are wrapped in pretty packaging with misleading descriptors , at prices that remain at an
absurdly low level (in Ontario and Quebec), and that are easily accessible to teenagers (in
spite of the law). Governments even allow the addition of candy flavors to tobacco
product… Wouldn’t it be hypocritical to turn around and punish young people for having
espoused the behavior encouraged by an environment that is still too favorable towards
 Blaming youths is a convenient pretext that allows governments to skirt their
responsibilities on this issue. It is up to the government to protect children’s health
(especially where parents’ power is limited) by providing a coherent environment that
discourages smoking on all fronts.
 The tobacco industry will never support measures that reduce smoking rates
among youths.
 The tobacco industry knows very well that its profits – in other words, its survival –
depend on how successfully it recruits minors. The great majority of smokers start
smoking when they are young. As long as the industry’s primary objective is profit,
tobacco manufacturers will always defend positions that protect their own interests,
whatever the consequences for the public.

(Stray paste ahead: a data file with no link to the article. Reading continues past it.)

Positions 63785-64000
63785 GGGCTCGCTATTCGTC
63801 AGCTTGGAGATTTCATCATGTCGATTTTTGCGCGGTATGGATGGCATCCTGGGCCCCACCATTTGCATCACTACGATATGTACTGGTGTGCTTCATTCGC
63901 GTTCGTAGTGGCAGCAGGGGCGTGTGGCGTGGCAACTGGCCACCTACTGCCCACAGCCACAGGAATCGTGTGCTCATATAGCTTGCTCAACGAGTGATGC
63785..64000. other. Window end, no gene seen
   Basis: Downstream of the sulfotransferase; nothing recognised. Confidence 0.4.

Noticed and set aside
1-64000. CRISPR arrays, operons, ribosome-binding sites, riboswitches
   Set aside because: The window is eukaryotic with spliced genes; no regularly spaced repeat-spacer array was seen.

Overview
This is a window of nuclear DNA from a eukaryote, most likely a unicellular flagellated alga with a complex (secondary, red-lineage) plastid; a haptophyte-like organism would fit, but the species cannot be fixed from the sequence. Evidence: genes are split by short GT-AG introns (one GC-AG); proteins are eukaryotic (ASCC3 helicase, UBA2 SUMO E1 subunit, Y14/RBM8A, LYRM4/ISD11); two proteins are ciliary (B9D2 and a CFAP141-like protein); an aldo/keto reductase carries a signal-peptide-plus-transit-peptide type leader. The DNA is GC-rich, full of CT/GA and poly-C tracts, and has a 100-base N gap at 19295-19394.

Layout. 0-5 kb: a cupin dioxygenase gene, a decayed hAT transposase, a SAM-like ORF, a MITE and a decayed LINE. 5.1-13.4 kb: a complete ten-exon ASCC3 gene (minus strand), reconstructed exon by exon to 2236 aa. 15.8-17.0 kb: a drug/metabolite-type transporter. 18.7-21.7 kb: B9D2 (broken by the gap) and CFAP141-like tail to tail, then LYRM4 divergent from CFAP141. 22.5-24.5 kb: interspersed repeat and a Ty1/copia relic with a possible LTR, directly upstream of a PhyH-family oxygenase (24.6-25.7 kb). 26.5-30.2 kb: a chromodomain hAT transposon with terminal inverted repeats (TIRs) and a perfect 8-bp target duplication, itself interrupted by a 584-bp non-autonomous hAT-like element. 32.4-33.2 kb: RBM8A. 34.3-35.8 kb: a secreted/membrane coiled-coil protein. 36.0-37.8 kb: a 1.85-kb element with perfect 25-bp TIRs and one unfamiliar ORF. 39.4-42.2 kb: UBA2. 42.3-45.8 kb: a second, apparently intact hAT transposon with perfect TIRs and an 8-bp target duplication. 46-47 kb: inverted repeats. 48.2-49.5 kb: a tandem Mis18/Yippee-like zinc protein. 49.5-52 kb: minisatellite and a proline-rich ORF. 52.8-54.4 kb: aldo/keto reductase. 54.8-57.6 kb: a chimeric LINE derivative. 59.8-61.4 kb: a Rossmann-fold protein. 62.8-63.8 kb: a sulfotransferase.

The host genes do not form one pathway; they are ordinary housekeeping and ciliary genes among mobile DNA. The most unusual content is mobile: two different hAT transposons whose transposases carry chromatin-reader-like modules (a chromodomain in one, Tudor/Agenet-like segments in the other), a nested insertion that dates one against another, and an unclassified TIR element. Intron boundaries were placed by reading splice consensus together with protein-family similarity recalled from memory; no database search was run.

31,7 % of retailers sell to minors : Health Canada « Évaluation du comportement des détaillants face à certaines restrictions de l'accès au tabac chez les
jeunes (Rapport final des résultats : 2006) » http://www.hc-sc.gc.ca/hl-vs/pubs/tobac-tabac/eval-2006/table/table_7_f.html
7 Institut de la statistique du Québec, «Enquête québécoise sur le tabac, l’alcool, la drogue et le jeu chez les élèves du secondaire, 2006 », p. 78
8 RJ DiFranza and NA Rigotti, “State Tobacco Control Policy Briefing Papers: Policies to Reduce Youth Access to Tobacco”, Advocacy Institute, 1998.
9 Voir http://www.cqct.qc.ca/Communiques_docs/2007/PRSS_07_12_27_RestrictionsVaguePublicitaire.htm
10 http://www.cqct.qc.ca/Documents_docs/DOCU_2007/MEMO_07_10_18_ReglementationDouceLegereFINAL.pdf